In what seems to be a sign of escalating tensions, Pakistan army personnel are being increasingly deployed along the 190km international border in Jammu at border outposts and camps usually manned by the Pakistan Rangers.
The change in deployment has been noted by the Border Security Force( BSF ) and is seen as a clear departure from the practice of specialized paramilitaries, instead of armies, guarding the borders in Jammu, Rajasthan, Gujarat and Bengal.
Top sources in BSF and the government confirmed that the Pakistani army had deployed soldiers and weaponry at the Rangers’ posts, placing regular Pakistan troops face to face with the BSF. “It’s difficult to say if the Pakistani army has taken control of the Rangers’ posts at IB but there is certainly a lot of movement, with many vehicles regularly bringing soldiers and arms. This has been going on for the past 8-9 days,” said a senior official.
There is no intelligence input on what the Pakistani army is doing exactly, but the intent seems to be to beef up military presence along the international border.
The change ties in with New Delhi’s assessment that the Pakistani army will continue to provoke hostilities until the end of the month, when chief General Raheel Sharif is due to retire. “General Sharif may be hoping to leverage the tension he has created on the border to determine the choice of his successor,” said a senior government functionary in Delhi. The Indian Army is in charge along the line of control (LoC) in Jammu & Kashmir, where the boundary does not have official recognition and is disputed.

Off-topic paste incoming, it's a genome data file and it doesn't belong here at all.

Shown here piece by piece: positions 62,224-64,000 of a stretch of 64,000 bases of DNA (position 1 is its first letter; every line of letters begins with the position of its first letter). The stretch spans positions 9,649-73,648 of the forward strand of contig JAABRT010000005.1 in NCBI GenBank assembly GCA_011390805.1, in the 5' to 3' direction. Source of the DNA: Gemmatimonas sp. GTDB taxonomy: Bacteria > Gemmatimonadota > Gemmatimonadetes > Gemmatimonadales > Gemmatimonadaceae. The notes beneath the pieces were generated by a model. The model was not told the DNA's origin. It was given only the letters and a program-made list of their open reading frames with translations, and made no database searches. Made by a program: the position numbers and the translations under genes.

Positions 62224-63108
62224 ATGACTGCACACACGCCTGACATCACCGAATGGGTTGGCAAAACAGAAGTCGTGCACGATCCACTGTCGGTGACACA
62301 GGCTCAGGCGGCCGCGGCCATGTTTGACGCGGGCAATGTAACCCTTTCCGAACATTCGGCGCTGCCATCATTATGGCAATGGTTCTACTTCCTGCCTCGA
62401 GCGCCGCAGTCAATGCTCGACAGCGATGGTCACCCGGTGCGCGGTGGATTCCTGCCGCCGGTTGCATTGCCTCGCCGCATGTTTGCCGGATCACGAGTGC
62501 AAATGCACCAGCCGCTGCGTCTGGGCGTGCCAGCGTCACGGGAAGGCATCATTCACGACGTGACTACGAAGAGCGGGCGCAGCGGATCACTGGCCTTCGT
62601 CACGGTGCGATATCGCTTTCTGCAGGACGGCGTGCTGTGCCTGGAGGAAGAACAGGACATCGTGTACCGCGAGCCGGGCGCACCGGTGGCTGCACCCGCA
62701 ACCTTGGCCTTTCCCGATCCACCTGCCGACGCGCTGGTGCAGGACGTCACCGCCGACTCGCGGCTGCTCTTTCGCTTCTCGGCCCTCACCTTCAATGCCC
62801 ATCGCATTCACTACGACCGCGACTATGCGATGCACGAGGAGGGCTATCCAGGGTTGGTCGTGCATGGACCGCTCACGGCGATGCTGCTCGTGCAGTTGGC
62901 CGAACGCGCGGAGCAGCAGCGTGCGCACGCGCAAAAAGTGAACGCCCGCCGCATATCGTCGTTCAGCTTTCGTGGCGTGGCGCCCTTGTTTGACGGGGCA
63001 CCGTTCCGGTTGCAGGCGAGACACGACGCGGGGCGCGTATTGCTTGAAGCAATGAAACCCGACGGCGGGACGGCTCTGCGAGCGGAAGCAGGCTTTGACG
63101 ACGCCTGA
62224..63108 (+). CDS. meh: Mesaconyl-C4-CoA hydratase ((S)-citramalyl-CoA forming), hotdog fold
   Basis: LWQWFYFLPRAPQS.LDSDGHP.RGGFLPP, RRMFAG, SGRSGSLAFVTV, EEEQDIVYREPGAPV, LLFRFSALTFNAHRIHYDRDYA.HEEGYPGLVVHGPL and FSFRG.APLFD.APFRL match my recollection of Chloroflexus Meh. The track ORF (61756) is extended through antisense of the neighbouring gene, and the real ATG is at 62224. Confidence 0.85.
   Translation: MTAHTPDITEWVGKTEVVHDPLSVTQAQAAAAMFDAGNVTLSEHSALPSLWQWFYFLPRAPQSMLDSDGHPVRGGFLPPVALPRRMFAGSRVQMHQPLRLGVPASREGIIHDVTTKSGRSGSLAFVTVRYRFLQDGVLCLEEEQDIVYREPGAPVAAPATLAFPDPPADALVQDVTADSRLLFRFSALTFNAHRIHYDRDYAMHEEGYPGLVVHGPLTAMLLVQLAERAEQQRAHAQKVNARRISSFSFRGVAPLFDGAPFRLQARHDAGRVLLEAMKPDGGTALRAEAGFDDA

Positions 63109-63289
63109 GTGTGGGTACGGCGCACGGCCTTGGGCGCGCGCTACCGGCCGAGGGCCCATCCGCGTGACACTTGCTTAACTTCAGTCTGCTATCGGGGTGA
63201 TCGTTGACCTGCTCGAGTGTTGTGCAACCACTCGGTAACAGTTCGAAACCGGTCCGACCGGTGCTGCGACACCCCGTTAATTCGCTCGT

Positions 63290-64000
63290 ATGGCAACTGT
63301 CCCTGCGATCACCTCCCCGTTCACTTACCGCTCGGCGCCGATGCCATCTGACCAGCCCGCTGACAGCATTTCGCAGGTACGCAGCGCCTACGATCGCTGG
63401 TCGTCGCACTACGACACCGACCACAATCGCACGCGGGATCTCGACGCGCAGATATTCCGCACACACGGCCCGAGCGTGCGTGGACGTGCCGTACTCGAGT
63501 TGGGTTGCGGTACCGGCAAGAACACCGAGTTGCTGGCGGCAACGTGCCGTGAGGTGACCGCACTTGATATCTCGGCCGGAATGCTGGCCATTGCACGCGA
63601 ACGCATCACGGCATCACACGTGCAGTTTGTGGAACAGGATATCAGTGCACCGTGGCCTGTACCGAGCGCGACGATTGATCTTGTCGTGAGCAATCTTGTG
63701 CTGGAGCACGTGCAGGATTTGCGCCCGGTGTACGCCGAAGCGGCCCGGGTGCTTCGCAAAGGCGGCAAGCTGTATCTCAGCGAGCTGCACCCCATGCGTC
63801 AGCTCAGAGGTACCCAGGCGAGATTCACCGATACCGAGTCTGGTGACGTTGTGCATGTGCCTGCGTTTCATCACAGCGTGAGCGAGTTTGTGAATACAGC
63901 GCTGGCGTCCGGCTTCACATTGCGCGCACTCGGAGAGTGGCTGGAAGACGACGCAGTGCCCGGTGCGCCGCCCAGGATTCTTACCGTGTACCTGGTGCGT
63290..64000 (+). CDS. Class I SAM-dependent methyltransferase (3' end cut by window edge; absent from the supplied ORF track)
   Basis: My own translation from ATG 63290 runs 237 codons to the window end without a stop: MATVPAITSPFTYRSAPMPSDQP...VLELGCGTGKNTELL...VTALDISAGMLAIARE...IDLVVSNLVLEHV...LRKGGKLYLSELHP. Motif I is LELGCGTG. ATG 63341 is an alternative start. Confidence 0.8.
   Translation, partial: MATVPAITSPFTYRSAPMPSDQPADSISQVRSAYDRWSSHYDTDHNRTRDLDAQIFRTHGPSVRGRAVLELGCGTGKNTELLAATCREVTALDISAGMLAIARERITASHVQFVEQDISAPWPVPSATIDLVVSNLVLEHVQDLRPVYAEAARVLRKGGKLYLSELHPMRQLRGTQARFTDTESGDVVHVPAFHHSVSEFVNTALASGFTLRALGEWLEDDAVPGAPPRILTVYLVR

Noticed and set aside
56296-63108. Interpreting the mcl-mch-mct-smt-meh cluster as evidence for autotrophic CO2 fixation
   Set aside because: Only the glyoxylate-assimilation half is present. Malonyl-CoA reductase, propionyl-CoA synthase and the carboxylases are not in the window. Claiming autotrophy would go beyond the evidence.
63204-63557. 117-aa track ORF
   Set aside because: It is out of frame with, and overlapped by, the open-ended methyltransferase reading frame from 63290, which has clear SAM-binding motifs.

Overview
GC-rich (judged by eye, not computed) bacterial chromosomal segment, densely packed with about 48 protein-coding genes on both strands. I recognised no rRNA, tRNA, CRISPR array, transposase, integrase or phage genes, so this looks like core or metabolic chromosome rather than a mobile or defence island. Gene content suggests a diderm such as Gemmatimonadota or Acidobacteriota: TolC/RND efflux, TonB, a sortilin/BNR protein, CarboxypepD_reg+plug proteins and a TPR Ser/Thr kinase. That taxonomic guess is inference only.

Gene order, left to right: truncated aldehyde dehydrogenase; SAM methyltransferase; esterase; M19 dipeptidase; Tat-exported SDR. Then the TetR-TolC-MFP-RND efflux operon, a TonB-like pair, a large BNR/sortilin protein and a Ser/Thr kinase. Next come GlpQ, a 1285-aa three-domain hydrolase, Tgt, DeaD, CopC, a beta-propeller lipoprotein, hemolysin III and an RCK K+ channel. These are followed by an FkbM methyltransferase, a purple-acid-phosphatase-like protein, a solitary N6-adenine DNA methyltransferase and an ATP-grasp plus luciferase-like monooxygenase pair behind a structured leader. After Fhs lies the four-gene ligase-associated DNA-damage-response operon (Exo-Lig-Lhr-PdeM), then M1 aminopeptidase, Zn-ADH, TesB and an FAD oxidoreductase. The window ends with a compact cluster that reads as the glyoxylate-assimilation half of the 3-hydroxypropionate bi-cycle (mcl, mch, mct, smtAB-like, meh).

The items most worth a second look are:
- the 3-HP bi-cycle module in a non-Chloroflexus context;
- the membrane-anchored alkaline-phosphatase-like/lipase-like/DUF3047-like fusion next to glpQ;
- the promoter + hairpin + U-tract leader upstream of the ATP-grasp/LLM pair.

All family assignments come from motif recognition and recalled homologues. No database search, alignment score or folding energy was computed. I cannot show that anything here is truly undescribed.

The BSF has gathered information on the rank and number of Pakistani regulars, and is linking their presence to the firing and shelling directed at Indian civilians along border areas.
According to sources, the sector commander of Chenab Rangers (part of Pakistan Rangers) in Jammu is Brigadier Amzad Hussain, an army officer. “There seems a high probability that Pakistan’s army is directing attacks on civilians in contrast to the Indian Army,” said a BSF official.
The sector opposite the Indian sector hit worst last week — Samba, with eight civilian deaths — too has an army officer, believed to be Lt Col Hashim Bhatti, commanding the 24 Chenab Rangers.
Similarly, opposite India’s Chicken Neck sector, Pakistani army’s Lt Col Tariq is understood to be in charge of the 21 Chenab Rangers, which oversees 30-odd border outposts in Head Marala. Lt Col I A Khan looks after 12, Wing in Langay Manjkay across India’s R S Pura sector.